Michael Stürzenberger is a well-known Islam critic in Germany, and was one of the honored guests at last summer’s Brussels Conference. His outspoken style and uncompromising attitude have made him — along with Politically Incorrect and Die Freiheit — persona non grata with the Bavarian government. As with so many other Counterjihad figures who draw the baleful gaze of the authorities, Mr. Stürzenberger has been prosecuted by the state. In his case, the issue was the display of a photo of Heinrich Himmler at a Freiheit rally. No Nazi propaganda was included — and, as everyone familiar with the larger European Counterjihad movement knows, Nazi references are employed to wake citizens up to what lies ahead if their governments continue to cosset Muslims in their midst.
Yesterday Michael Stürzenberger was acquitted in a Munich courtroom. JLH has translated a report from Politically Incorrect on the auspicious occasion, and includes this introductory note:
As Stürzenberger often does, he allows his opponent to “speak” at length, by including Kaster’s article and surrounding it with his own atmospheric descriptions of the scene.
I said recently when introducing an article leading up to this trial, that Stürzenberger’s technique of disputation reminds me of a verbal version of a Clint Eastwood film. He seems to revel in the encounters and in his victories. I suspect that this alone will make him a permanent target of Islamists and leftists.
The translated article:
Munich Trial: Acquittal
No Penalty for Himmler Poster
May 13, 2013
Every seat in courtroom A225 of the Munich court building was occupied on the second day of the Islam-Himmler-poster trial. Several interested parties had to stand in the hall. After four more hours of witness interrogations, viewing of the TV documentary “Sarrazin’s Germany,” summations by the prosecutor and the defense attorney and final comments from the accused, the judge announced his verdict: acquittal. With that, the very fairly conducted trial of the Islam-clarifiers came to a welcome end.
Among the spectators, besides an editor of the Münchner Merkur, was Bernd Kastner of the Süddeutsche Zeitung, who followed both days of the trial and had already posted his article, “Trial of Stürzenberger — no Penalty for the Himmler Poster.” In it, he opines that the “activist of the Islam-hostile scene” had “used the court as a political stage.”
[The PI article includes Kaster’s entire article, minus one heading and one caption:]
Judge Rolf-Dieter Madlindl based the acquittal on the fact that the Himmler poster had only been shown for a few seconds on Marienplatz, before the police intervened. Furthermore, officers who testified had not seen any Nazi symbol like a swastika on Himmler’s SS uniform and were themselves not sure whether showing the photo was illegal. Certainly, anyway, there was no propaganda for Nazis.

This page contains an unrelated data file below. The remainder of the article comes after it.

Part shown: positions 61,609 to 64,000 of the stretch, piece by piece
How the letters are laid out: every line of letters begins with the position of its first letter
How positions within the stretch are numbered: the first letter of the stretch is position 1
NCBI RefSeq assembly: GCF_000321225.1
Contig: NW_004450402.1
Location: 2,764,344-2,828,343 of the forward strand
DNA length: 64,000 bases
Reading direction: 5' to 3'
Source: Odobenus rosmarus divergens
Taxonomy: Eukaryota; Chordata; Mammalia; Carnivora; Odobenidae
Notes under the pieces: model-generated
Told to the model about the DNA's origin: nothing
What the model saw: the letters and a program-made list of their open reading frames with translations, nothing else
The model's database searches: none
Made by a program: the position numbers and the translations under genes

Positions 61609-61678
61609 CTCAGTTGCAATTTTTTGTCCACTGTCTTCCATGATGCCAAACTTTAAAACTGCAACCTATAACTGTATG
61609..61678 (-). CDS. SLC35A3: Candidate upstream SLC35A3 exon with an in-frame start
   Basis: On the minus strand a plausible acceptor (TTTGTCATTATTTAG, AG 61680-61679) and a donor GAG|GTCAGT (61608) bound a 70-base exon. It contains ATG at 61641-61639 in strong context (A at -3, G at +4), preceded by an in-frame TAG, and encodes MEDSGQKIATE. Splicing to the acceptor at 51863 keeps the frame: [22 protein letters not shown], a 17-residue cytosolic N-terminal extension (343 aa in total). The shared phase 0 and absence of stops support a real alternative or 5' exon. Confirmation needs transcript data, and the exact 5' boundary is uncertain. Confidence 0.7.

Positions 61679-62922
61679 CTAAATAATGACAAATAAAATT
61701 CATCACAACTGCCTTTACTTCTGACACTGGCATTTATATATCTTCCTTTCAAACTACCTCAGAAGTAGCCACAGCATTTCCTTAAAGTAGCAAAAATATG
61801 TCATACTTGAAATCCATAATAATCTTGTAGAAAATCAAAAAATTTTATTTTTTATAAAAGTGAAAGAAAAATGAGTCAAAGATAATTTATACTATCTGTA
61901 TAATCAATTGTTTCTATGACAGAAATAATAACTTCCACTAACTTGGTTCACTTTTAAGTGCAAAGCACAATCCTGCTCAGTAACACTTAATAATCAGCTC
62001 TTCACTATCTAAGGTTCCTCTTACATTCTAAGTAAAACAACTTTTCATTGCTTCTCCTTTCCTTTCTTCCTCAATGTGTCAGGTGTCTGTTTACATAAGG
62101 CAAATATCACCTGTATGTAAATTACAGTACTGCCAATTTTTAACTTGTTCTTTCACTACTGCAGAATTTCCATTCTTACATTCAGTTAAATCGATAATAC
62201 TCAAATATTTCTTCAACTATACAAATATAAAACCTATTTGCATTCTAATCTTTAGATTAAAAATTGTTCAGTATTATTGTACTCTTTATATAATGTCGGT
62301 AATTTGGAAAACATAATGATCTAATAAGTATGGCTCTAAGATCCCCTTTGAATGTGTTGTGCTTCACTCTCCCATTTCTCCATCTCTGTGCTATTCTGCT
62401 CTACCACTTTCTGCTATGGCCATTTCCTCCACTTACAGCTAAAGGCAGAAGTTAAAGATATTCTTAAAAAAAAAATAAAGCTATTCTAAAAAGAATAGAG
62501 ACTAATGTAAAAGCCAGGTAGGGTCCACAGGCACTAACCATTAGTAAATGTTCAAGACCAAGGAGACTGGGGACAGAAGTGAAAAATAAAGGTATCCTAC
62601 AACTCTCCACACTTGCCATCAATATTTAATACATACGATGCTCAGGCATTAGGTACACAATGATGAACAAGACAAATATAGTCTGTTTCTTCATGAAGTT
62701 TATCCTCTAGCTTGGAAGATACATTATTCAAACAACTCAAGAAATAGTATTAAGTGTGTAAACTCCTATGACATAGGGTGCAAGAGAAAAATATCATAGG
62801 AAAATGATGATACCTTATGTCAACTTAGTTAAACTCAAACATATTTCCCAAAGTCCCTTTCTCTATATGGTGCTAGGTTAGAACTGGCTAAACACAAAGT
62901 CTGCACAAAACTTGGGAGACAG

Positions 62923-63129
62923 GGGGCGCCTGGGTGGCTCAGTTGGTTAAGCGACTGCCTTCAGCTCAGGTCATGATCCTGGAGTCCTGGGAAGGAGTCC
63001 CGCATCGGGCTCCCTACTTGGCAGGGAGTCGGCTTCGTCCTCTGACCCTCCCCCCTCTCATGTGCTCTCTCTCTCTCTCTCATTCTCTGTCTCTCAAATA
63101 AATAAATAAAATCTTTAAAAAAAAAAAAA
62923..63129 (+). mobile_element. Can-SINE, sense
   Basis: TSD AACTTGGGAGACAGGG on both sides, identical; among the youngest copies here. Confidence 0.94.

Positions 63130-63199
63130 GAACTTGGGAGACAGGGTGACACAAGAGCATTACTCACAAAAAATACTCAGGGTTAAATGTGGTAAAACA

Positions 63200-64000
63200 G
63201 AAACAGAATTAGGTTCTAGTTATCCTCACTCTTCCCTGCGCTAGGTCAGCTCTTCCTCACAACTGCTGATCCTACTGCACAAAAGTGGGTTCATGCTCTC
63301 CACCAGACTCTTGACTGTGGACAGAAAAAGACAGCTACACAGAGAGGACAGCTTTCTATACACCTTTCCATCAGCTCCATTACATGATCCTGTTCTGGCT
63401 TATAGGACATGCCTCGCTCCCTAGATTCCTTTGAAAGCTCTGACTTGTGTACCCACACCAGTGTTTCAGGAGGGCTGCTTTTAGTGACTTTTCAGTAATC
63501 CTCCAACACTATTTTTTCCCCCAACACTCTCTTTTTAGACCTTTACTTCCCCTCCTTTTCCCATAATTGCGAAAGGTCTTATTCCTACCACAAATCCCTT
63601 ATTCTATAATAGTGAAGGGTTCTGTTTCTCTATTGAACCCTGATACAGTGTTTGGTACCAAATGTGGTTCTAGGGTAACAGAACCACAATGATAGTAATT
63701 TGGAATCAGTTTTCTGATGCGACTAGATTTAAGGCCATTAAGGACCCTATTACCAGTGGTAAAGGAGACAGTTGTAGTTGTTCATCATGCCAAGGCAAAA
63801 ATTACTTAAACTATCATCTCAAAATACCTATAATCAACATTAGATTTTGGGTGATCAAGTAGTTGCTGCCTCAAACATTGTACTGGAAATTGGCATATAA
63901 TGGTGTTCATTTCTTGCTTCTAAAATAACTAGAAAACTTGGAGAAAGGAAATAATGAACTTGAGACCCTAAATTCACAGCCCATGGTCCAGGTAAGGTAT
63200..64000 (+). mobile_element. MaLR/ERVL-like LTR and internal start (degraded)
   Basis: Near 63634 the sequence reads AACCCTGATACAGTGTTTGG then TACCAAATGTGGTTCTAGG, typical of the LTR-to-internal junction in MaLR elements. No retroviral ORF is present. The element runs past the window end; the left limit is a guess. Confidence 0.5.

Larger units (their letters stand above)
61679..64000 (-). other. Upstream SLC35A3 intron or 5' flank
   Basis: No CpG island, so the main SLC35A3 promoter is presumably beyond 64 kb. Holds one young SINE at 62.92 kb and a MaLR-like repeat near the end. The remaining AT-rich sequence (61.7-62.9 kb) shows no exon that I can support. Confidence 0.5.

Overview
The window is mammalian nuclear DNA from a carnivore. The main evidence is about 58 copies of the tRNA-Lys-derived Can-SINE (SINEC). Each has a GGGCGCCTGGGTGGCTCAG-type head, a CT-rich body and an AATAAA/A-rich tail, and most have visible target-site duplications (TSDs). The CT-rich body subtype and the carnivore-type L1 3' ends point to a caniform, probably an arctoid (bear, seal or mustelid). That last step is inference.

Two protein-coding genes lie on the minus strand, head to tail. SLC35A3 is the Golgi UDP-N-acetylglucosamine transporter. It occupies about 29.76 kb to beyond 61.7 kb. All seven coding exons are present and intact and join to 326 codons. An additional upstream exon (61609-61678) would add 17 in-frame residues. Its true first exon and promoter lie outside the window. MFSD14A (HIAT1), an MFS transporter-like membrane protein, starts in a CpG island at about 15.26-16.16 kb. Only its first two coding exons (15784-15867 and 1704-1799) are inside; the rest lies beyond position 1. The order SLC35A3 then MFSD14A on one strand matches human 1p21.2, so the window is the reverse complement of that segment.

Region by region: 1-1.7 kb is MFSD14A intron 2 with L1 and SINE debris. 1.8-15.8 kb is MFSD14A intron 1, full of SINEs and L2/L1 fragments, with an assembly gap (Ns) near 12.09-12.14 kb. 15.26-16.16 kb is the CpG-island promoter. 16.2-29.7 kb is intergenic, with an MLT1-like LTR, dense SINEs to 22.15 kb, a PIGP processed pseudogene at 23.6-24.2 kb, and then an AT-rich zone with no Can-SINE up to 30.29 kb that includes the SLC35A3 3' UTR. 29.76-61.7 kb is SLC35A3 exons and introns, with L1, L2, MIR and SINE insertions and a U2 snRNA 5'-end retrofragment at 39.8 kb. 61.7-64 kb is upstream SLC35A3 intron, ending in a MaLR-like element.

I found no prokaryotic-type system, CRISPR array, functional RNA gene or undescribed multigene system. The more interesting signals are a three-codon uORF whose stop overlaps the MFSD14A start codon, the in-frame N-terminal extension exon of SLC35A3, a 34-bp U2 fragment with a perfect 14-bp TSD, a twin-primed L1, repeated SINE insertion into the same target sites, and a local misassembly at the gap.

An earlier meeting of the Stürzenberger group in a pub, where the poster had been shown, had been a limited display. Stürzenberger, said the judge, had been lucky, because a TV team which had filmed the poster had placed it in a critical context.
Whether a Himmler photo could be allowed to be shown in public had not yet been judicially decided. At any rate, according to the judge, Himmler had not been portrayed “iconically,” as seen by prosecutor Peter Preuß. He [Preuß] had asked 80 per diem fines for each of the defendants and emphasized the interdiction on NS symbolism, in order to exclude it from political disputation. In this case, Himmler’s photo [he said] had been “exploited” for political purposes. Stürzenberger is the leader of the Bavarian state section of Die Freiheit party and of the Munich group of the blog Politically Incorrect. Both of them are classified as extremist by Bavarian security service because of their hostility to Islam.
Stürzenberger also used the court as a political stage on the second day of the trial and talked himself into a rage, as in his appearances on the street, saying that there had just been a desire to explain the dangers of Islam, which, like National Socialism, is a totalitarian ideology.
Once again, he held up large photos and turned again and again to the public, sometimes going directly to political opponents sitting there. The judge interrupted him once (“No public speeches.”), but Stürzenberger could not be stopped. He shouted: “Listen well!” At the end, he spoke with fists clenched.
Judge Madlindl made it clear to the defendants that they were on “very thin ice” despite the acquittal. He advised them to inquire punctually of state security or the state’s attorney’s office about what is allowed, but was contradicted by prosecutor.
Preuß: “We are not allowed to give legal advice.”
Tomorrow, by the way, is the trial for the false report by the Süddeutsche Zeitung that a participant in a Freiheit demonstration in the Munich pedestrian zone had shouted: “Germans, fight back! Do not buy from Jews!” However, it was demonstrably a leftist counter-demonstrator who is now being investigated for hate speech. The Freiheit group, on the other hand, was waving Israel flags.
In conclusion, an appropriate quotation from Frederick the Great:
“Truth needs neither weapons to defend itself nor violence to force people to believe it. It need only appear and, when its light has banished the clouds which hide it, its victory is assured.”